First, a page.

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People v. Peterson


FEBRUARY 2, 1971.




APPEAL from the Circuit Court of Cook County; the Hon. FRANK J. WILSON, Judge, presiding.

MR. JUSTICE MCCORMICK DELIVERED THE OPINION OF THE COURT: On March 19, 1969, Gary Peterson, defendant, was charged with the crime of robbery, and after entering a plea of guilty before Judge Daniel J. Ryan, was sentenced to three years probation. On May 23, 1969, he was tried for the crime of unlawful possession of burglary tools. After entering his plea of guilty, Judge Wilson sentenced defendant to five years probation. On September 17, 1969, defendant appeared before Judge Rudolph L. Janega to stand trial for the crime of theft. He was found guilty and sentenced to 90 days in the House of Correction. The record indicates that although he was represented by counsel at two of these trials, defendant waived the appointment of counsel when he appeared on the theft charge.

Subsequent to the finding of guilty in the theft charge, a probation violation hearing was held before Judge Wilson, at which time a certified copy of defendant's theft conviction was offered and received in evidence. At the conclusion of the hearing, defendant's probation was revoked and he was sentenced to serve two concurrent terms of not less than one nor more than two years in the Illinois State Penitentiary. The record indicates that defendant was represented by counsel at the probation violation hearing. On January 8, 1970, he filed a notice of appeal and an attorney was appointed to represent him.

The Public Defender appointed to represent defendant has filed a motion in this court requesting leave to withdraw, and in support of the motion has attached a brief in which he has sought to comply with the requirements of Anders v. California, 386 U.S. 738. The brief sets forth the Public Defender's contention that the only arguable basis for an appeal is the question of whether the certified copy of the misdemeanor conviction is sufficient proof of a probation violation in view of the fact that defendant was not represented by counsel at the trial which resulted in the misdemeanor conviction.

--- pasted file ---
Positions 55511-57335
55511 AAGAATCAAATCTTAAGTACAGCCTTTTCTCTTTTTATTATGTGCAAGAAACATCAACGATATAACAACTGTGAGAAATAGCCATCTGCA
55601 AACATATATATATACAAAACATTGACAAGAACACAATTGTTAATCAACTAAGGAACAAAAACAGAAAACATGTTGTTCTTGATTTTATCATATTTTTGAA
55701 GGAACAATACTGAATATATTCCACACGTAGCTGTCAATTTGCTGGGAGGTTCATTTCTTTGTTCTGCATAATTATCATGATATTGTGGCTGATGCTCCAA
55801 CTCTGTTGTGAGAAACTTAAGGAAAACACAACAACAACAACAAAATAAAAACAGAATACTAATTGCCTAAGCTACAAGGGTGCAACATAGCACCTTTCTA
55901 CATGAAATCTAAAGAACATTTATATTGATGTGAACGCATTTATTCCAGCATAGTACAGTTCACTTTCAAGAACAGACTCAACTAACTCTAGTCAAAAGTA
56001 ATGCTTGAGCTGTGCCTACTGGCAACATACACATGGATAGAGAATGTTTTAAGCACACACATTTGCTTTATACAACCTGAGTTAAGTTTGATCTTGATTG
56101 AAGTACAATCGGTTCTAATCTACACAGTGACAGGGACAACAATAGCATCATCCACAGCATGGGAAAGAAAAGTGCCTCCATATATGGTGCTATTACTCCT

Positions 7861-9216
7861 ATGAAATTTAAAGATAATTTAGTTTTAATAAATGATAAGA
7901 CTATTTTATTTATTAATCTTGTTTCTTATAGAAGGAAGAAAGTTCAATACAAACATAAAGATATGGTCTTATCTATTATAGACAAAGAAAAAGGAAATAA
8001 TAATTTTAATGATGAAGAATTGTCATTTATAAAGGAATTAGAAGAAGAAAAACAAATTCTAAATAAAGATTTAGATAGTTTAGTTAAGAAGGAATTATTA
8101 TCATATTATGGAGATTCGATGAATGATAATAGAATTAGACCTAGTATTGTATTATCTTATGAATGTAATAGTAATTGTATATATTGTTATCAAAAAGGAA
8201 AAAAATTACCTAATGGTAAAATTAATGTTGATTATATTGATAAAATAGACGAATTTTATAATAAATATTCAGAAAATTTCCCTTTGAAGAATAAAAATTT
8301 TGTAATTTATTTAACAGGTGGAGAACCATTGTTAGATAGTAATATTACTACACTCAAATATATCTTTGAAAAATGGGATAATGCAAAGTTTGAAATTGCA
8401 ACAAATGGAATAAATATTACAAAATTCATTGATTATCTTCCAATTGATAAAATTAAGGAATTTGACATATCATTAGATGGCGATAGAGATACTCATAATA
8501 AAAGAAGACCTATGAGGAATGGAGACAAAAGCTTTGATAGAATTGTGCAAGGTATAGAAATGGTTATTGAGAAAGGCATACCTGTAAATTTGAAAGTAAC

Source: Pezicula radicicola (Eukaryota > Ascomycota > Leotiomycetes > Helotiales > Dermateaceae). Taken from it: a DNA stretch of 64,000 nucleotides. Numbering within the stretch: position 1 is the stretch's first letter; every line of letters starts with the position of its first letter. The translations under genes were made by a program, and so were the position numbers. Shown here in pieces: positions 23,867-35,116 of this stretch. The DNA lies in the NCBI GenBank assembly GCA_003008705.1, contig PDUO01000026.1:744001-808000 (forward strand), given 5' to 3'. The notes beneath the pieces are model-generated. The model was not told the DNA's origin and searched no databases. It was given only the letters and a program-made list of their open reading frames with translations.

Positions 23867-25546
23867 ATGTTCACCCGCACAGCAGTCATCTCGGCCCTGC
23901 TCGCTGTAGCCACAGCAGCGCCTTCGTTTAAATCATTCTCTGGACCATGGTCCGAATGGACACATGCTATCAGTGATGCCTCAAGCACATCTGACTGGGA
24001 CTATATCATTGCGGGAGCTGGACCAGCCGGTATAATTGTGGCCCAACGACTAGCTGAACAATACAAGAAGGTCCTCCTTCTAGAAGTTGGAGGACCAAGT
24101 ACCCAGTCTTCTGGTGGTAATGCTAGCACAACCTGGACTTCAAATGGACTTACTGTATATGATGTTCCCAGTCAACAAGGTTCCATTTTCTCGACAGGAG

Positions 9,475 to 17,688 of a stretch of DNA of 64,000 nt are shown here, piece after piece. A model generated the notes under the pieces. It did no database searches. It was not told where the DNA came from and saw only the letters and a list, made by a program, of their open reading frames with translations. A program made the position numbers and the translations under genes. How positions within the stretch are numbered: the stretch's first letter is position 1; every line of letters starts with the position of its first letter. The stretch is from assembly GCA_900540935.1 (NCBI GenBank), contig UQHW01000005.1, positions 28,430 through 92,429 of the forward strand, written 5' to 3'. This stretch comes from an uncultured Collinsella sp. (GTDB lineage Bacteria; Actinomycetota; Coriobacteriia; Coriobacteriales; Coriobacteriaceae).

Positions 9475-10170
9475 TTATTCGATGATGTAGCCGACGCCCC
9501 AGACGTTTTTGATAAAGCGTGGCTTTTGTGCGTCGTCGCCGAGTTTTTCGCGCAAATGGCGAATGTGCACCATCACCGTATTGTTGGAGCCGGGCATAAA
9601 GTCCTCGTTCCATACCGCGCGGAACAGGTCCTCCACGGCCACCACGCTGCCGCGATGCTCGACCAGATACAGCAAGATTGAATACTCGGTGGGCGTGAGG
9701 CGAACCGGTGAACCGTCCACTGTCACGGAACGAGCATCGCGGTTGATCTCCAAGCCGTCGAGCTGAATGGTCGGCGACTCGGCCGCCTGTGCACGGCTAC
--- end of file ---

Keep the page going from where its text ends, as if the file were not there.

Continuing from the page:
On October 23, 1970, defendant was mailed a copy of his attorney's motion and brief, and was notified by this court that he had until December 28, 1970 to respond. At the present time there has been no response from defendant, according to the record. The record indicates that at the time of defendant's misdemeanor trial the court asked him whether he wished to have counsel appointed, and his response was in the negative.

• 1, 2 We agree with the Public Defender that this appeal is not arguable on the merits and is wholly frivolous. The mere fact that the court failed to admonish defendant of his right to counsel is of no consequence because admonishment is not required in misdemeanor cases. Supreme Court Rule 401(b) specifically limits this requirement to cases where the conviction can result in punishment in a penitentiary. Ill. Rev. Stat. 1969, ch. 110A, par. 401(b). People v. Dupree, 42 Ill.2d 249.

• 3 In addition to studying the brief filed by defendant's attorney, we have made a full examination of all the proceedings and have concluded that an appeal in this situation would be without merit and wholly frivolous. Defendant's attorney is therefore given leave to withdraw and the judgment of conviction is affirmed.

Judgment affirmed.

LEIGHTON, P.J., and STAMOS, J., concur.


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